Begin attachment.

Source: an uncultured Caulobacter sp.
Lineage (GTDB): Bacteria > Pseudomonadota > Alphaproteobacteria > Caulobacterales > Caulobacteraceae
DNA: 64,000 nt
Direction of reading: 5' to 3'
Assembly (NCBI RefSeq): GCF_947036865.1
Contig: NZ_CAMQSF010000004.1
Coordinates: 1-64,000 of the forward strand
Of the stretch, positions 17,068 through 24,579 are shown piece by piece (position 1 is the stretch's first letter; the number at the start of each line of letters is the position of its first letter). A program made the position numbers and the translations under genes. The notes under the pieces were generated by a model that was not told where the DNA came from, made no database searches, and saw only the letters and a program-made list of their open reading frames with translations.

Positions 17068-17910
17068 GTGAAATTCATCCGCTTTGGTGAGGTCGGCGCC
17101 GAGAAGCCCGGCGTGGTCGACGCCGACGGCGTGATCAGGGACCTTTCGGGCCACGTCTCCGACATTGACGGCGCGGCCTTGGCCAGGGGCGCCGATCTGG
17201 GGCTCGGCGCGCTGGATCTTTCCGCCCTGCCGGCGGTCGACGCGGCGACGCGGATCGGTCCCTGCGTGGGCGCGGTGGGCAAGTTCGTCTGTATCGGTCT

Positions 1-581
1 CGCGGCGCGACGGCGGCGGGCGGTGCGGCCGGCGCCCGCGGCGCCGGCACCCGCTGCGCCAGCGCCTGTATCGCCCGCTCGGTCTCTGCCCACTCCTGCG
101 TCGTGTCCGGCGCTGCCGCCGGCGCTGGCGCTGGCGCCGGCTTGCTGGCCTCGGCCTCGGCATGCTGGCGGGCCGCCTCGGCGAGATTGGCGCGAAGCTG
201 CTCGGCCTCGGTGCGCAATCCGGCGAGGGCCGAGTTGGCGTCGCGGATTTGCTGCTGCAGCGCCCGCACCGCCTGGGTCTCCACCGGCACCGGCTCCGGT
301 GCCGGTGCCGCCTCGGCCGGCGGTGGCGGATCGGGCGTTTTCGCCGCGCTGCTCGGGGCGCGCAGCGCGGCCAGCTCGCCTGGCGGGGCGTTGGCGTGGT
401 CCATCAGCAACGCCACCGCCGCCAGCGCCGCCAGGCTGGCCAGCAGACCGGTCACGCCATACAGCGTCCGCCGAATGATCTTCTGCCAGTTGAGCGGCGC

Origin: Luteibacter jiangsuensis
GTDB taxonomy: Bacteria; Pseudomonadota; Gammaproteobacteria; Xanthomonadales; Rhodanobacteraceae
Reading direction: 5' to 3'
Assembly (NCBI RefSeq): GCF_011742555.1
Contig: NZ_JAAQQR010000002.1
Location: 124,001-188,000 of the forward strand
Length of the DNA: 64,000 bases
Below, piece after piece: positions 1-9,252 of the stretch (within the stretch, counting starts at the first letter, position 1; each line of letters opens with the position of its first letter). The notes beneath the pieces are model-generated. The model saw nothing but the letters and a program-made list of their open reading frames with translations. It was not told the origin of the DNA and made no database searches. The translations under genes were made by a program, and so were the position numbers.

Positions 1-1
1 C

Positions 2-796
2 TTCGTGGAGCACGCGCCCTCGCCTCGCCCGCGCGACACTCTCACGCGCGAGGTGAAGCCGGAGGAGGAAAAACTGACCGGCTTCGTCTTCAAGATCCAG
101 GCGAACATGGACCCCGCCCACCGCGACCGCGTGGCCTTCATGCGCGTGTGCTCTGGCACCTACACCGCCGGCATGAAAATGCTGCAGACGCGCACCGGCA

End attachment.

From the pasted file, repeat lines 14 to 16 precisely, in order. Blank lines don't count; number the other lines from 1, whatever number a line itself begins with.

1 CGCGGCGCGACGGCGGCGGGCGGTGCGGCCGGCGCCCGCGGCGCCGGCACCCGCTGCGCCAGCGCCTGTATCGCCCGCTCGGTCTCTGCCCACTCCTGCG
101 TCGTGTCCGGCGCTGCCGCCGGCGCTGGCGCTGGCGCCGGCTTGCTGGCCTCGGCCTCGGCATGCTGGCGGGCCGCCTCGGCGAGATTGGCGCGAAGCTG
201 CTCGGCCTCGGTGCGCAATCCGGCGAGGGCCGAGTTGGCGTCGCGGATTTGCTGCTGCAGCGCCCGCACCGCCTGGGTCTCCACCGGCACCGGCTCCGGT